Bok choy in a bowl with edamame
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If you’re looking to mix up your produce repertoire, adding Asian vegetables gives you a healthy and delicious way to do it.

Like broccoli, cauliflower, and kale, many of them belong to the cruciferous family, and have the same potential to lower cancer and heart disease risk.

They also may be easier to find than you think, even if you don’t live near an Asian supermarket. “Asian vegeta­bles are getting into mainstream gro­cery stores in recent years,” says Zhanglin Kong, RDN, founder of nutrition practice Joy­ful Family, in the Boston area, and an adjunct faculty member at Simmons University. They’re also avail­able at online retailers and farmer’s markets. Here are five Asian vegetables to put on your shopping list.

Bok Choy
Nutrition Notes
For a mild-tasting vegetable, this green with crunchy stems and leafy ends packs a lot of benefits. Available in different sizes, all bok choy varieties are members of the cruciferous family. One cup cooked also provides about half of your daily need for vision-protecting vitamin A and antioxidant vitamin C.
How to Use It
“Asian families usually stir-fry bok choy with minced garlic and cooking oil,” Kong says. You can also add the veggie to noodle soups. Slice and soak it in three changes of water to get rid of any grit that may be hiding between the leaves before any preparation.
Edamame
Nutrition Notes
You may have tried these immature soybeans at sushi restaurants, where they are often served steamed and lightly salted. Just ½ cup has 9 grams of protein and 4 grams of fiber, and there is evidence that traditional soy foods like edamame and tofu may lower the risk of breast cancer, according to the American Cancer Society.
How to Use It
Boil shelled edamame (frozen or fresh) and mix with sesame oil, vinegar, and a little soy sauce for a simple salad, says Asako Miyashita, RDN, a dietitian based in New York with Japanese Medical Care. Or sauté the beans with garlic, sprinkle with Parmesan, and serve as a side dish.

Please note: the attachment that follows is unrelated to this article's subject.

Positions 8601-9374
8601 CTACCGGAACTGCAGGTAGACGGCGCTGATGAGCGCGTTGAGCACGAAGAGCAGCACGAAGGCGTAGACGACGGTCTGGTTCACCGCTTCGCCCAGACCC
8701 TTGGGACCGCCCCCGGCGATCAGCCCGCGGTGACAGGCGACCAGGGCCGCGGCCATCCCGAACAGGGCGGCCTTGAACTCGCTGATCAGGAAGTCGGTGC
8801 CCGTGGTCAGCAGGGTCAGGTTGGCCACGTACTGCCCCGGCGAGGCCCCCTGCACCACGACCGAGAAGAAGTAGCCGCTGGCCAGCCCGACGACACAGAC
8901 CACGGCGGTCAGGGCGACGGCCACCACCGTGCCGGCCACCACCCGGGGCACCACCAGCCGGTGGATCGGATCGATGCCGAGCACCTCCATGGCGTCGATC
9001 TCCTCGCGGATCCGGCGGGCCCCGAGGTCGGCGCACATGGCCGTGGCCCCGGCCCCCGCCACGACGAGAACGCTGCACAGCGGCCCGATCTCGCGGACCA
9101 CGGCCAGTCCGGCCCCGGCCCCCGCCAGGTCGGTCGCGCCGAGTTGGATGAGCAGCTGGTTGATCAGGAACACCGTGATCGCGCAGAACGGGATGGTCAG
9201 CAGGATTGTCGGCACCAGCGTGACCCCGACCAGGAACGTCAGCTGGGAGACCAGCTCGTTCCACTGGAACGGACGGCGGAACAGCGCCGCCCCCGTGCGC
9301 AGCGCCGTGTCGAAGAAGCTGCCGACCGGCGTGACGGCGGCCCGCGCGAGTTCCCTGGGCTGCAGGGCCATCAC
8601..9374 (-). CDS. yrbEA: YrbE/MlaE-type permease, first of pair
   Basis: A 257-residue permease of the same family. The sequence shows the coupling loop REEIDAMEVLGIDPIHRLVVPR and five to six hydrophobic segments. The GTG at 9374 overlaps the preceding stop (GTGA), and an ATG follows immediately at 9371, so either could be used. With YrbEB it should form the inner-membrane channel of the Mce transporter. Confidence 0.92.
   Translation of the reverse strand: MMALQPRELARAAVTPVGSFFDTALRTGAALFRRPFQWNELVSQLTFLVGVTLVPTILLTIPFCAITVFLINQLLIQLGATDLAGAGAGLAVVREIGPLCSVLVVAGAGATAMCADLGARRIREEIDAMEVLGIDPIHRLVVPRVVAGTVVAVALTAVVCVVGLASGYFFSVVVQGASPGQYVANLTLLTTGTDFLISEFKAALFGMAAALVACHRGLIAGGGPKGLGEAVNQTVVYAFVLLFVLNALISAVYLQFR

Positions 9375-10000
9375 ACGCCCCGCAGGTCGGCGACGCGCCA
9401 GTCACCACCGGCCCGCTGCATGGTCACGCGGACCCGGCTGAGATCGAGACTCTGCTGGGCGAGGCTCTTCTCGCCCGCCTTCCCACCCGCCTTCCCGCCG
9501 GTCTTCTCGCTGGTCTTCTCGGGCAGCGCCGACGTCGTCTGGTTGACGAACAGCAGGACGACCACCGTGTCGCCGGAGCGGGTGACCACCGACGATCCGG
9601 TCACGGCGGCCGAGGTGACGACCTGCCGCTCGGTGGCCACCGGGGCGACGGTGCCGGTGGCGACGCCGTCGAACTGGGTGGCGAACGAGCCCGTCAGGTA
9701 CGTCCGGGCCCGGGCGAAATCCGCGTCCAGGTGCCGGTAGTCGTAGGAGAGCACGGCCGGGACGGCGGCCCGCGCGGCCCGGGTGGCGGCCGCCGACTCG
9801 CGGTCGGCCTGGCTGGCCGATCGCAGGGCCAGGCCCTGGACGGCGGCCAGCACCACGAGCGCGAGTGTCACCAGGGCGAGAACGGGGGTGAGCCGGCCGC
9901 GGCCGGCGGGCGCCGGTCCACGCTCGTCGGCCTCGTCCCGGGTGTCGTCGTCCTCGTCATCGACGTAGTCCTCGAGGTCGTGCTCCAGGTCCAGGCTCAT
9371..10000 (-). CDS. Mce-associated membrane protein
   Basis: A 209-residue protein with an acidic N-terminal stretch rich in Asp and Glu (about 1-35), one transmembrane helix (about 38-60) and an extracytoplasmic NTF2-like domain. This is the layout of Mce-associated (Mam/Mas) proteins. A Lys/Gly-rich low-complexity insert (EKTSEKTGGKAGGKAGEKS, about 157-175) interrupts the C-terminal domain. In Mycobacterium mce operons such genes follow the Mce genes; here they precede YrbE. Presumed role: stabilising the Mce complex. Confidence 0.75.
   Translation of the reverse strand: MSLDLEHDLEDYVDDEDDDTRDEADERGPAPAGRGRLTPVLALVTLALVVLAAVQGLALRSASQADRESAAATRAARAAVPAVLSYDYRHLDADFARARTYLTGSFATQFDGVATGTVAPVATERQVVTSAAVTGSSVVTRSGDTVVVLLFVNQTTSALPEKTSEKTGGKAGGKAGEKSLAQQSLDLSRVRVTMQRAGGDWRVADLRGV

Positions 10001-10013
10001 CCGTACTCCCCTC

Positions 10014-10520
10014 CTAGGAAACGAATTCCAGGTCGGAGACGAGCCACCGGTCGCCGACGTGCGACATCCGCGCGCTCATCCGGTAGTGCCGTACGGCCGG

Gai Lan
Nutrition Notes
Though it may be called Chinese broccoli or Chinese kale, gai lan stands apart from both, with thick stems, flat leaves, and small florets, and a slightly bitter flavor. Like other crucifers, it contains glucosinolates, compounds that may protect against the cell damage that can cause age-related diseases. Plus, it supplies a hefty dose of the antioxidants beta carotene and lutein/zeaxanthin.
How to Use It
Like bok choy, gai lan works well sautéed or stir-fried. For the perfect texture, Kong suggests separating the stems from the leaves; sauté stems until they’re 80 percent cooked, then add the leaves until soft. Flavor with reduced-­sodium oyster sauce and garlic, or with ginger and lime juice, and toss with soba or whole-wheat noodles, adding peanuts if you like.
Mizuna
Nutrition Notes
This leafy cruciferous vegetable, with its mild peppery flavor (similar to arugula but less spicy), can be eaten raw or cooked. Either way, it’s packed with benefits. You get 15 percent of your daily need for calcium and 40 percent of vitamin A in 2 cups of the raw greens.
How to Use It
Use it in place of arugula in any salad or sauté it the way you would spinach. For a mizuna salad, Miyashita recommends chopping the greens into 2-inch pieces and mixing with ground sesame seeds, sesame or olive oil, lemon or vinegar, and salt and pepper to taste.
Kabocha
Nutrition Notes
This pumpkin-shaped Japanese squash tastes a little like a sweet potato mixed with chestnut, and has a drier texture than butternut squash. “Kabocha has a nutty flavor with sweetness,” Miyashita says. “It is great for dessert.” And while you can’t go wrong with any squash, ounce for ounce kabocha has fewer calories and carbs and more potassium compared with its more common cousin, butternut.
How to Use It
You can pan-fry or roast it, then top with a drizzle of honey or maple syrup and a scoop of plain yogurt for breakfast or dessert. Or mash the baked squash and use it as a side dish where you might otherwise use sweet potatoes.

Editor’s Note: A version of this article also appeared in the May 2021 issue of Consumer Reports On Health.